However, there are situations when we need our phone and it saves us time, money, irritation, and sometimes preserves our health.

Over the course of my travel career I’ve found myself increasingly dependent on certain applications. I wanted to share with you some applications that I feel will curate a fantastic travel experience. Some of these you may already know and others hopefully are new. Either way, I hope at least one of these will help you in your future travel endeavors.


One of my favorite aspects of traveling is connecting the dots between destinations. How heck can one get from Hanoi to Ninh Binh then to Hoi An? Rome2Rio is a route planning application that offers every form of transit between nearly every city on earth.


Similar to Rome2Rio, Tripit grants travelers access to transportation information. In addition, it integrates every facet of one’s travel itinerary together in user-friendly fashion. It’s like a personal travel assistant, which makes the hassle of connecting flights and multiple reservations less of a chore. The downside of Tripit is that there is a fee, however it offers a 30 day free trial (good for at least one trip).


Imagine you’ve just arrived into Tokyo or New York and now you need to figure out the expansive train system. Moovit is the application for you. It’s like Rome2Rio as it displays route information between locations. The benefit of this app is that its focus is on metropolitan areas and the information provided is constantly updating. It will abate the sensation of being overwhelmed in a new city.


Scribt is a database of thousands of books, audiobooks, magazines, and newspapers that can be easily accessed for less than $10 a month. Personally I prefer paper books, but sometimes we want to avoid superfluous packing. Selections can be downloaded and read offline on a traveler’s phone and there is even access for Kindle owners. Scribt allows readers to change the font, text size, and background color to cater to the needs of the individual.

Turbo VPN

A VPN was used here…

In some countries like China the most common apps we love (Facebook, Google Maps, Instagram) are prohibited. A trustworthy VPN is necessary and I’ve had the most success with Turbo VPN. The majority of travelers I’ve spoken to are preferential towards Norn VPN, however my experience has been more positive with Turbo.

Uber or Grab

Part of the adventure of traveling is stepping out of one’s comfort zone. Hailing a taxi in a foreign environment falls into that category. It can be a mixed bag. Based on my experience, it can be a challenge to trust the local taxis while abroad. Some can be con men while others might be clueless as to where your destination is located. To avoid unnecessary problems I think it’s best to resort to a ride share service. Depending on where you are headed, it is advisable to research which services are the paradigm for that particular location. Uber has a large stake in this market, but countries throughout Asia utilize Grab.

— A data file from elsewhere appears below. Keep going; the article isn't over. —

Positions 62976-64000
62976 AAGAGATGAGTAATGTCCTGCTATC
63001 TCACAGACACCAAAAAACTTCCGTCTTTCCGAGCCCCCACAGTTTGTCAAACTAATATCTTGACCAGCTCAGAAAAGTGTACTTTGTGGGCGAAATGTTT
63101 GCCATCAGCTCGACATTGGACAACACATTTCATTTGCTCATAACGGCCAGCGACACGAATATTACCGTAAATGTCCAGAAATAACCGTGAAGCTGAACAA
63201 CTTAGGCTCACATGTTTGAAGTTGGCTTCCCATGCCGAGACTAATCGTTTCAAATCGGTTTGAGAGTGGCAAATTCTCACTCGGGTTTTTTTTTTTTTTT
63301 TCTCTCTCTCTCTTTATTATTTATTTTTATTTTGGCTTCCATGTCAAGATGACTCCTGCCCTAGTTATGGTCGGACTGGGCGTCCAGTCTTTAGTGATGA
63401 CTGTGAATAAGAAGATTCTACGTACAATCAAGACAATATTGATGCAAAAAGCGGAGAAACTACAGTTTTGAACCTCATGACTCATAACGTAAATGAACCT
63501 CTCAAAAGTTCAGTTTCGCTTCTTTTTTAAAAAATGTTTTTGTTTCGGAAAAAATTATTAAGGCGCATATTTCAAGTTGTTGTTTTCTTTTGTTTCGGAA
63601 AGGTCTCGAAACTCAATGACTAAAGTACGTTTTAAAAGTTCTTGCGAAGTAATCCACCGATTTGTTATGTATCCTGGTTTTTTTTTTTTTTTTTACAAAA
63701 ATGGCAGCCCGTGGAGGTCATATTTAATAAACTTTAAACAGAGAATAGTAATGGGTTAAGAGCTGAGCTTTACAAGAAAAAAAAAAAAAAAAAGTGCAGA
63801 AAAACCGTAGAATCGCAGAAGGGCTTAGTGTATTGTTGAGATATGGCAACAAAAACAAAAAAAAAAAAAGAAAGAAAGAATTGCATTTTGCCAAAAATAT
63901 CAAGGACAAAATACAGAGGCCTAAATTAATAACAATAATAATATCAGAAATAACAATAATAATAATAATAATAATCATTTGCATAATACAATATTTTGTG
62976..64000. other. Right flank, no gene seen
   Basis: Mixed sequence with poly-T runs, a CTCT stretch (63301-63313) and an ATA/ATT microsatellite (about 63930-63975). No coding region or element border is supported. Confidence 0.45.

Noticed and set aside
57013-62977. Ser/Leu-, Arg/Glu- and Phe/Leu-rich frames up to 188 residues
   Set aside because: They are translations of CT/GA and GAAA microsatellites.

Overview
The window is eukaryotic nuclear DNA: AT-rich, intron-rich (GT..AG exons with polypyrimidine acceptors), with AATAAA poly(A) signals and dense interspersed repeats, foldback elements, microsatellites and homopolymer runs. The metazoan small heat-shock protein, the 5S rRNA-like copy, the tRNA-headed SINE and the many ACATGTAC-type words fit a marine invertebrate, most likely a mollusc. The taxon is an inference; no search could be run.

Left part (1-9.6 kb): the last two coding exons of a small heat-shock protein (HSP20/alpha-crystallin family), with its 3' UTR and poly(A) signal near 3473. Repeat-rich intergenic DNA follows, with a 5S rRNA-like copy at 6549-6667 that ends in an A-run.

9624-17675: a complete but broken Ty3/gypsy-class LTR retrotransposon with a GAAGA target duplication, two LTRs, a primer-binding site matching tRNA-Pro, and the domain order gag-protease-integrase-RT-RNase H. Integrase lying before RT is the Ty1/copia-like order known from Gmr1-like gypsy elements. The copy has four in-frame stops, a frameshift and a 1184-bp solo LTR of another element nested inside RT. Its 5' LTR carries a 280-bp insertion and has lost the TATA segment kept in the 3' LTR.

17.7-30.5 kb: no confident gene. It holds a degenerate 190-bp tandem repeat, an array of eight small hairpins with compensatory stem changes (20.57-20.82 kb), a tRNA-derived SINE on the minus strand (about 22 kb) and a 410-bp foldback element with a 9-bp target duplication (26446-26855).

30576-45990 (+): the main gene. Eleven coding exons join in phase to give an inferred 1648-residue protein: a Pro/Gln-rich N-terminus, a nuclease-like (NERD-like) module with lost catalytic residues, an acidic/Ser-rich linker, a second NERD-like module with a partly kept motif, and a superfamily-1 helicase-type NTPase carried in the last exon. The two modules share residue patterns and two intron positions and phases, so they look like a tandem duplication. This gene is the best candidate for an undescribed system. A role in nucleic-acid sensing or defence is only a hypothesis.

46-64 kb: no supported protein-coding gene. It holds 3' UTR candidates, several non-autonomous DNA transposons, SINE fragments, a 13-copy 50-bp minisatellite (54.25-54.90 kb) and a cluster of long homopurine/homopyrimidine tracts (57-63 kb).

Culture Trip

This bowl of ramen comes from a hole in the wall restaurant found on Culture Trip.

In my opinion the premier source of researching a new city or country is Culture Trip. This portal was designed by travelers and is filled with fascinating articles about history, nightlife, traditions, dining, and whatever else you might be keen on researching. If you want to take their trip to the next level with prime experiences, download Culture Trip and let your inspiration roam. I wouldn’t curate an itinerary solely on information from this site, but it is a quality source. At the very least, the articles are interesting and something to read while waiting for a flight.


I’ve written about Meetup in a previous blog post and my opinion since then hasn’t changed: This is one of the best applications for traveling abroad. Imagine yourself on a trip to Lisbon, not knowing anyone. Meetup is a site where people post gatherings based on all sorts of interests. These are typically pubic events, so anyone can partake in the revelry. Language exchanges, happy hours, movie nights, salsa dancing, you name it is on this site. It’s ideal for solo travelers or even those interested in discovering a new circle of friends with similar interests.


Most of the people here are on Couchsurfing, maybe you will meet them 😉

Couchsurfing, along with Meetup, is a fundamental resource for travelers who wish to A. make new international friends and B. potentially lower trip costs by staying for free in people’s flats. The focus shouldn’t be to save money and take from others; it should be to share and learn about cultures. It’s a wonderful platform if used with the right intentions.


Lastly, when we travel our senses become bombarded from all corners. We become exposed to exotic sites, smells, and sounds. One of my favorite parts of being abroad or even in a new bar is keeping an ear out for interesting music. If we have wifi or data it’s now seamless to scoop up songs via Shazam. There are numerous apps which help listeners identify songs but I’m partial towards this one. If we feel like being brave and adventurous there’s an even better program: it’s called going to the bartender and simply asking what that last song was. 🙂

Thanks again for reading this blog post!